Home From Home For Diaspora Africans In Ghana.

By Papisdaff Abdullah Ali

Hadria’ Nenden is Sudanese born British national living in Ghana. In November 2021, Hadria’ visited Ghana, a country described by many as Africa’s gateway, for the first time. Having painfully left the shores of Africa decades ago as a child with her family to flee the chaos that threatened their life, Hadria’ felt a sense of belongingness in a country that once upon a time was used as point to transport Africans taken against their will to foreign lands as slaves. Indeed, for the likes of Hadria’ and several other diaspora Africans, each reference to Ghana as ‘’home from home’’ means more than just a saying; it sure is home.

Hadria’s love affair with Ghana started as vacation for two months, then she planned to relocate to the West African Country after going back to the UK, a place her called home for most of her life. The determined daughter of the land then got the fuel to push through with her desire by securing a job in Ghana just two months after going back to the UK. Today, she works for an International NGO headquartered in Accra. Throughout the year, Ghana serves as host to thousands of diaspora Africans who troop in at different periods to immerse in a hospitality strong enough to effortlessly replicate that calm feeling of being home.

Ghana is the first country in sub-Saharan Africa to attain independence from British rule. The West African nation has had decades of stable democracy through multiple successful elections and government transitions. The country’s hospitality is demonstrated through its people across the length and breath of the nation. Indeed, the food, culture and social norms in the country is an easy transition for many “visitors” of the motherland.

“When I came to Ghana in 2021, I left a certain strong sense of belonginess and at-home, it sounds strange, I know, considering how further east I’m originally from on the continent.” “ For the first time, I understood what real peace actually meant and I lived it” Hadria’ told Panafricanvisions.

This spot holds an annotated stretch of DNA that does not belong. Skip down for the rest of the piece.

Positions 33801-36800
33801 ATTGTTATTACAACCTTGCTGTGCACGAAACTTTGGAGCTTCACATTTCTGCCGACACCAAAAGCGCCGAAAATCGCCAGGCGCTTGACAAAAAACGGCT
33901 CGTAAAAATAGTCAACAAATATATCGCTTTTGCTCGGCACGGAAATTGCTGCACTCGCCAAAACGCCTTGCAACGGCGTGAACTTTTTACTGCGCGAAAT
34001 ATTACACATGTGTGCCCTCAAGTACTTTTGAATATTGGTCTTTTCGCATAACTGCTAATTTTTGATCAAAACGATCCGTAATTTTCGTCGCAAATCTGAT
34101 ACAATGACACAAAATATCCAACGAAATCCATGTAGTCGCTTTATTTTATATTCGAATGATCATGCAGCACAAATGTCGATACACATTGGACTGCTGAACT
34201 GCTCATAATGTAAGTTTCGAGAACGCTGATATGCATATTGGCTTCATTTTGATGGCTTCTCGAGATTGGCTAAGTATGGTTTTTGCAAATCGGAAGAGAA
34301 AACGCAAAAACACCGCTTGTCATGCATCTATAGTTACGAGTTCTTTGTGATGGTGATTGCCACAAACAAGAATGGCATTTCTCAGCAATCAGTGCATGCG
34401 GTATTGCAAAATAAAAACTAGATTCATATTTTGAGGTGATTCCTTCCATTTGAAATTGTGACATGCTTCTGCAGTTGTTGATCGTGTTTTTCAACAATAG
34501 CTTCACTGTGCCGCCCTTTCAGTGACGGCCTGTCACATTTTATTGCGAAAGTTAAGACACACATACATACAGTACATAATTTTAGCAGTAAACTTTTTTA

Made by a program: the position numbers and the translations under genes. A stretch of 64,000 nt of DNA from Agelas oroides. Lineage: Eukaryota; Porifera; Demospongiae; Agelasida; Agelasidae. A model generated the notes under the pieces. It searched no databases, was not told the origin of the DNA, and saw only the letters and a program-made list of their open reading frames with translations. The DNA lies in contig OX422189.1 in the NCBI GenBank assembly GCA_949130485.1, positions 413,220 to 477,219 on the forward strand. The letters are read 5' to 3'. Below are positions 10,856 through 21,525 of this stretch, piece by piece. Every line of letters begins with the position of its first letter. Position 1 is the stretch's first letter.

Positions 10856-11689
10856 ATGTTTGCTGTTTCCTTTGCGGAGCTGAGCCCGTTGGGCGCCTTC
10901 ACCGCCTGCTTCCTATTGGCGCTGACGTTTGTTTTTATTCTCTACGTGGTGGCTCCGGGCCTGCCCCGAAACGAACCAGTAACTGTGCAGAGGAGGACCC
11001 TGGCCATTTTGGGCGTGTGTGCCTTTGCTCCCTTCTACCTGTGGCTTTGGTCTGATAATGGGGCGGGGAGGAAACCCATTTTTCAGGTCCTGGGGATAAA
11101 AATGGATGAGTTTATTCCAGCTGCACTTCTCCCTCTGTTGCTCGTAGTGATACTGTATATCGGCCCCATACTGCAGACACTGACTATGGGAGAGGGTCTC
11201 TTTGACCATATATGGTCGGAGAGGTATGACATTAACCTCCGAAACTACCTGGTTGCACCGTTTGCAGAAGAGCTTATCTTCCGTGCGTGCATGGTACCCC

Again, YouTuber Wode Maya captures the story of an African American family that sold everything and relocated to Ghana. According to the family, their seven-year search for a ‘‘fresh start’’ away from everything happening in the United States ended with their relocation to Ghana. ‘‘we wanted a new beginning to build our family in a peaceful environment.’’ ‘‘You remember Trevor Martin?’’ he quizzed, adding‘‘ you know the cops, the economy; there’s so much going on for our people, and it seems like we can never get ahead. So we wanted to come somewhere we can see our people and learn business and trade.’’

The middle-aged man who identified himself as Rex, spotted in the video with his family ecstatically narrated “everywhere we go people are like, brother welcome home. And we were expecting to be treated as foreigners, but Kumasi-Ghana has done nothing but embrace us with love and peace, I mean it’s like we never left.” For some of the returnees, it is relatively cheaper to live in Ghana than the west where they pay an arm and leg in taxes, mortgages, and education.

Popular Nigerian Afrobeat star, Burna Boy recently confessed in an interview to feeling at home only when he is in Ghana. The Grammy Award winner says he frequents the West African country because that is where he finds genuine peace. The musician revealed that Ghana reenergizes him to tour the world for shows.

The Year of Return

In September 2018, President Akufo Addo declared that Ghana was going to welcome and encourage African diasporans to come to Africa to settle and also invest in the continent. The year-long campaign which climaxed in December 2019 with recreational activities, business opportunities and a chance to find common historic community among other reasons was a commemorative tool for the 400th anniversary of the African slaves that arrived in America. What started out as a strategy to rake in capital for the West African nation’s tourism industry became a global spectacle overnight.

Ordinarily, the story of migration for better pastures is told of Africans, but alas, the narrative has changed with the campaign to welcome African diasporans to Ghana. Data from the Ghana Immigration Service speaks to several diasporans taking citizenship in the West African nation at the expense of the “comfort’’ from their western world.  According to the World Bank, seven of the top 10 fastest growing economies are in Africa. Part of Ghana’s intent behind the Year of Return was not only to showcase the country as a great tourist destination, but also to generate business and investment. As an advocate for African entrepreneurship.

Beyond the Return

As a follow-up, Beyond the Return initiative was mainstreamed into Ghana’s tourism sector after the successful implementation and patronage of the Year of Return Campaign by the Ghanaian government in 2019. This is expected to further deepen the connection between Ghana and the African diaspora.

Year on year, a lot more diasporans of African ancestry continue to quiz their sense of belongingness and ask the hard question of what if. A good number of them dare to take the courageous step of rediscovery hidden under in a continent written off by those who exploit it for natural and human capital. If there is certainty in their journey, it is the fulfilled feeling of easiness by their host community.

 

 

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